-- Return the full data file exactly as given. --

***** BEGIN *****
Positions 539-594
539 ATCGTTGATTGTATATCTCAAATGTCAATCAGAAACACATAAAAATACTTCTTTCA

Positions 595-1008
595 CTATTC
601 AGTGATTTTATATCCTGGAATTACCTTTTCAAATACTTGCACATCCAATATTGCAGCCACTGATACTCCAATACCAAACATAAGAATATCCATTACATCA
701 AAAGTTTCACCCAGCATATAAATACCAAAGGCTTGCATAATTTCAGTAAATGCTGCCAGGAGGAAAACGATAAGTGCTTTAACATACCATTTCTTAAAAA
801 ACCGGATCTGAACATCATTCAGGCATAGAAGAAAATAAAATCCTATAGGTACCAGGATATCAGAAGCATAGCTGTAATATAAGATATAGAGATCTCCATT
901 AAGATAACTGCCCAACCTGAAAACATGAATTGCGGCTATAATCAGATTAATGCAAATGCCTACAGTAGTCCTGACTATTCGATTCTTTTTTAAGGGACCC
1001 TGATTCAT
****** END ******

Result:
Positions 539-594
539 ATCGTTGATTGTATATCTCAAATGTCAATCAGAAACACATAAAAATACTTCTTTCA

Positions 595-1008
595 CTATTC
601 AGTGATTTTATATCCTGGAATTACCTTTTCAAATACTTGCACATCCAATATTGCAGCCACTGATACTCCAATACCAAACATAAGAATATCCATTACATCA
701 AAAGTTTCACCCAGCATATAAATACCAAAGGCTTGCATAATTTCAGTAAATGCTGCCAGGAGGAAAACGATAAGTGCTTTAACATACCATTTCTTAAAAA
801 ACCGGATCTGAACATCATTCAGGCATAGAAGAAAATAAAATCCTATAGGTACCAGGATATCAGAAGCATAGCTGTAATATAAGATATAGAGATCTCCATT
901 AAGATAACTGCCCAACCTGAAAACATGAATTGCGGCTATAATCAGATTAATGCAAATGCCTACAGTAGTCCTGACTATTCGATTCTTTTTTAAGGGACCC
1001 TGATTCAT